Published on:

Too Much Noise in Operating Rooms Increase Surgical Errors

Some of the most costly forms of Illinois medical malpractice are surgical errors. The chances for severe consequences are high when mistakes are made while an individual’s body has been opened up. It is vital that medical professionals do all in their power to eliminate as many risks for mistakes in surgery as possible.

That is why notice is being taken of a new article in HealthDay highlighting one way that medical facilities increase the risk of mistakes: too much noise in the operating room. Specifically, new research to be published in the July issue of the British Journal of Surgery suggest that noisy operation rooms put patients at a greater risk for surgical site infections (SSIs).

The infections are then associated with longer, costlier stays at the hospital. One doctor involved in the study explained, “SSIs lead to patients spending up to 13 days longer in [the] hospital, making their stay cost up to three times as much.”

The connection between the noise and the errors was found by examining 35 patients who underwent major abdominal surgery. The investigators compared a variety of factors in the room including the noise level, size of the surgical room, and length of the procedure. Of that group six developed the infections with the noise level being the only variable that increased the risk of SSI. The researchers believe that the noise increases the stress level in the hospital room, negatively impacted the concentration of the doctors.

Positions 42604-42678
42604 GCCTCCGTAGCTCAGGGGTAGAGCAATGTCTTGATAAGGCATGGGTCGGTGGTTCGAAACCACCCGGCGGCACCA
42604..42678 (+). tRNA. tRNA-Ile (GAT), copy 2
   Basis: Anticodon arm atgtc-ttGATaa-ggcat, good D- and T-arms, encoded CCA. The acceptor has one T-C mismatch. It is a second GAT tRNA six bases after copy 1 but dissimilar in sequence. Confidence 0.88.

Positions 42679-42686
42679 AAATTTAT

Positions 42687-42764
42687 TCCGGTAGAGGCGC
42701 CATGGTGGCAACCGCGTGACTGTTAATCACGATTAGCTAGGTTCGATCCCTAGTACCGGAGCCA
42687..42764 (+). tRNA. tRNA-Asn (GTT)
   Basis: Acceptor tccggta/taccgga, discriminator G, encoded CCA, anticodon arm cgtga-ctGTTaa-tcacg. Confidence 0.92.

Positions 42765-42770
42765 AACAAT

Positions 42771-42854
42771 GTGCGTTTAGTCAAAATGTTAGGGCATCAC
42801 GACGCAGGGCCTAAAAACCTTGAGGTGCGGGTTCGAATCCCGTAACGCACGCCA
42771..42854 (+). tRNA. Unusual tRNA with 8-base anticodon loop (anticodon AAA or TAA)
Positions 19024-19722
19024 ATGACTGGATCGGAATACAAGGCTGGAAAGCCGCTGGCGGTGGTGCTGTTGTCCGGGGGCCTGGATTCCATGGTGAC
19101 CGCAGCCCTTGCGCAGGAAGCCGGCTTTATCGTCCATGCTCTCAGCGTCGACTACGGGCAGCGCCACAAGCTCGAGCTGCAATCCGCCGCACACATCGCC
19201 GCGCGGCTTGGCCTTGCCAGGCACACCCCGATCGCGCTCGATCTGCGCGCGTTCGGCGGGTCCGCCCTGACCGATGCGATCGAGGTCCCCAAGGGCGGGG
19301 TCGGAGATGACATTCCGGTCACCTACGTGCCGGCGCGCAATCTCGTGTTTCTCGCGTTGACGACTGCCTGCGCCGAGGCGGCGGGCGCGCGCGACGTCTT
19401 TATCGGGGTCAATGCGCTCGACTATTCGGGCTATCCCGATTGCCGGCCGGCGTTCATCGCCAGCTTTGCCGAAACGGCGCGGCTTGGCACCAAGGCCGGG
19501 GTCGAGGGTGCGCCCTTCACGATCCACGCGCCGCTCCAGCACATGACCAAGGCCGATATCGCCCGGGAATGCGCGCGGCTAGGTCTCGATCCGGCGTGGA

Our Illinois medical malpractice lawyers at Levin & Perconti know that there remains a great deal of steps that can be taken by medical facilities to improve care and limit the number of errors. It is vital that all consumers do everything in their power to encourage these medical facilities to take those steps-such as ensuring no unnecessary noise in operating rooms. Patient lives will be saved and overall healthcare costs will be lowered as fewer people are forced to spend more time and money fixing preventable medical complications.

See Our Related Blog Posts:

New Bill Seeks to Protect Patients from Hospital Acquired Infections

New Law Mandates that Infection Data be Listed on Death Certificates